What: Shares of Keurig Green Mountain (UNKNOWN:GMCR.DL) fell 11.1% in June, according to S&P Capital IQ data, continuing the trend that has cut the company's share price in half since the end of last year.
So what: After the incredible success of its K-Cup coffee machines, Keurig made a strategic blunder last year when it launched a new machine that did not work with K-Cups from competing brands. Keurig's growth has slowed dramatically, with sales of its coffee machines collapsing during the most recent quarter.
The failure of the Keurig 2.0 sent the stock on a downward trajectory that has yet to let up:
UBS, previously bullish on the stock, downgraded it to neutral in June, citing K-Cup concerns and skepticism regarding Keurig Kold, a machine that can make cold beverages such as sodas and sports drinks. The Keurig Kold was unveiled in May, but it carries a high price tag compared to competing machines from SodaStream. It also doesn't help that SodaStream is currently struggling in the United States, indicating the market for such machines is not strong.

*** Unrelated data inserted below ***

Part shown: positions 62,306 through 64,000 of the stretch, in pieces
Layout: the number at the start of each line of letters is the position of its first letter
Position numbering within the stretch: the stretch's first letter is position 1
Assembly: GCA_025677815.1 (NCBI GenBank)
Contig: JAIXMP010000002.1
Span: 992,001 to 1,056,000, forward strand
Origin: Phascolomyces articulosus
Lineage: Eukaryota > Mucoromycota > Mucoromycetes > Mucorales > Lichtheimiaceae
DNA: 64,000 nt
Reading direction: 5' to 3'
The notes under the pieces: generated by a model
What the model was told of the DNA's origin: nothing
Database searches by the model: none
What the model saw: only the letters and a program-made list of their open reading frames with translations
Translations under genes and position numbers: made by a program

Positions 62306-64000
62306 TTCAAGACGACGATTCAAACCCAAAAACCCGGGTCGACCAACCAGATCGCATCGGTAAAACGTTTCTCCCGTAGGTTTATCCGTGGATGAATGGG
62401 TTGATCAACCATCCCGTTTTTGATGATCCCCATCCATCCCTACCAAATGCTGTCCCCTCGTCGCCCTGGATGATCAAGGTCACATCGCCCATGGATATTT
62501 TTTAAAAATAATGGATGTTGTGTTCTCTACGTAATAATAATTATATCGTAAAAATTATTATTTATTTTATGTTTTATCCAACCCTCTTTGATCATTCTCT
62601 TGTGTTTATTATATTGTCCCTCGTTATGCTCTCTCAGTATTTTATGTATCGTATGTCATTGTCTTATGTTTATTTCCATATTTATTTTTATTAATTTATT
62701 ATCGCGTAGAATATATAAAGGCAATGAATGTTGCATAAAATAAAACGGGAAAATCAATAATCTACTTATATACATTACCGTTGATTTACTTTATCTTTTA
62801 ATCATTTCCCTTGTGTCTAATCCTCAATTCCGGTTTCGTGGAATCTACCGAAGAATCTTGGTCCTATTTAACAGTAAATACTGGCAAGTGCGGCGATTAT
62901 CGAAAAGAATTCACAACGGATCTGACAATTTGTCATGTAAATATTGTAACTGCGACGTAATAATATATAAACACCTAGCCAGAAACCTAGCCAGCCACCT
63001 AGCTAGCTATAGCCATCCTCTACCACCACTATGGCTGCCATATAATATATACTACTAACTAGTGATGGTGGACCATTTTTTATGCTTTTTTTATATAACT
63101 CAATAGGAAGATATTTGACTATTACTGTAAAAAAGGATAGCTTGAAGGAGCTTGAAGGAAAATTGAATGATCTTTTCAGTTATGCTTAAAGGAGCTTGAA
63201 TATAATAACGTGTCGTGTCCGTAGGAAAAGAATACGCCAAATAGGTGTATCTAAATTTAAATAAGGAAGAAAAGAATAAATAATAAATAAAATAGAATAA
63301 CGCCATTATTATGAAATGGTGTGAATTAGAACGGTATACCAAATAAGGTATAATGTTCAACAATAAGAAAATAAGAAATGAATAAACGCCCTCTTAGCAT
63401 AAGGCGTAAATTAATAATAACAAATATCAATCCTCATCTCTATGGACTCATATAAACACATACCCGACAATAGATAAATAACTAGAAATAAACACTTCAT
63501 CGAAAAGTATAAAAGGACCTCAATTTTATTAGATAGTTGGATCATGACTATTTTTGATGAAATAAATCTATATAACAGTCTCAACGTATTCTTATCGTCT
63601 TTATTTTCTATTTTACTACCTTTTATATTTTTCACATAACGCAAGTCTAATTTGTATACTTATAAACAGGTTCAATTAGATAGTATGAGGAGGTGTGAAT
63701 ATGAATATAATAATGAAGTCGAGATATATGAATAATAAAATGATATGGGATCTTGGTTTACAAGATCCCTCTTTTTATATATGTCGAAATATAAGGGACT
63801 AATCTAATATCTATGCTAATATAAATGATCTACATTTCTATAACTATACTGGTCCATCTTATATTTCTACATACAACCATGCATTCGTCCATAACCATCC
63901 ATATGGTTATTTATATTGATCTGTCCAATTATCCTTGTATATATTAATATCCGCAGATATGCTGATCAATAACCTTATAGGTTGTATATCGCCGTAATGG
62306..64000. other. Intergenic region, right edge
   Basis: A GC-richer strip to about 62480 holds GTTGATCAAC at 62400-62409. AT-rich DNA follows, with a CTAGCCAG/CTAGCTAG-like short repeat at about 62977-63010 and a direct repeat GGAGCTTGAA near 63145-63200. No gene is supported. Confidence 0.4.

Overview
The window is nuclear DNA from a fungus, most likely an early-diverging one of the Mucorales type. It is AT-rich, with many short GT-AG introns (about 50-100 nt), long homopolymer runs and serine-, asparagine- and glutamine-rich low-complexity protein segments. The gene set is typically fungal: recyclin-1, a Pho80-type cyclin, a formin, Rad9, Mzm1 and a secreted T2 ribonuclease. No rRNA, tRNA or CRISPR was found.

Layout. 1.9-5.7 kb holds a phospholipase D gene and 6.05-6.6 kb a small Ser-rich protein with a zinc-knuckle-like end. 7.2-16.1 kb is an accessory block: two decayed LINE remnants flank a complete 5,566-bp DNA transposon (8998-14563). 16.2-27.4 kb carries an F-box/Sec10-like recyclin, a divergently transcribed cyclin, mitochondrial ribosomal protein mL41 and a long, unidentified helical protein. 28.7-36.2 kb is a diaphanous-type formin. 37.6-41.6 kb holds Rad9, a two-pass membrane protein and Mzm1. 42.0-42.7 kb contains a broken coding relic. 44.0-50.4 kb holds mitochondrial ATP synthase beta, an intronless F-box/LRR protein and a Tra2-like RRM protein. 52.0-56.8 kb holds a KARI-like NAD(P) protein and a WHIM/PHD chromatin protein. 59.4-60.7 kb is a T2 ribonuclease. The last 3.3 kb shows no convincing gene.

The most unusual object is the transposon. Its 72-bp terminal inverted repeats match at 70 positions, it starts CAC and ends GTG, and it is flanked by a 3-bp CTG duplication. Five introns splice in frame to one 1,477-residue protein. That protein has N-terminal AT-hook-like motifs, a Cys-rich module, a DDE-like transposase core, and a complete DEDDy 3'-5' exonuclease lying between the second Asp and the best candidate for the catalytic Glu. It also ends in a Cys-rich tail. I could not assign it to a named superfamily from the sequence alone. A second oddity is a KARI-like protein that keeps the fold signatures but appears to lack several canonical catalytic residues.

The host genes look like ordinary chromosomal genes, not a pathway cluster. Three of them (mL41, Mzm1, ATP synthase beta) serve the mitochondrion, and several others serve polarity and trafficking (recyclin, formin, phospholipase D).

The decline of Keurig's stock price in June resulted from all of these issues weighing on investors' minds. The core K-Cup business is in trouble, the Keurig Kold has all the makings of a flop, and earnings are expected to decline this year, something that hasn't happened for nearly a decade.
Now what: Keurig is in a tough spot. The company upset customers by artificially limiting their options with the Keurig 2.0 in an attempt to counteract the threat of discount K-Cups from competitors. Most of Keurig's sales come from K-Cups themselves, not the machines, and if the company can't recover from this blunder, its bottom line might never be the same again.
The Keurig Kold doesn't look like it will save the company. It is expected to be priced around $300, far more than the cost of a SodaStream system, and drink pods will cost about $1 each. Given SodaStream's recent troubles, it's difficult to imagine the Keurig Kold succeeding in any significant way. While June was a bad month for Keurig stock, the worst might be still to come.
Timothy Green has no position in any stocks mentioned. The Motley Fool recommends Keurig Green Mountain. The Motley Fool owns shares of SodaStream. Try any of our Foolish newsletter services free for 30 days. We Fools may not all hold the same opinions, but we all believe that considering a diverse range of insights makes us better investors. The Motley Fool has a disclosure policy.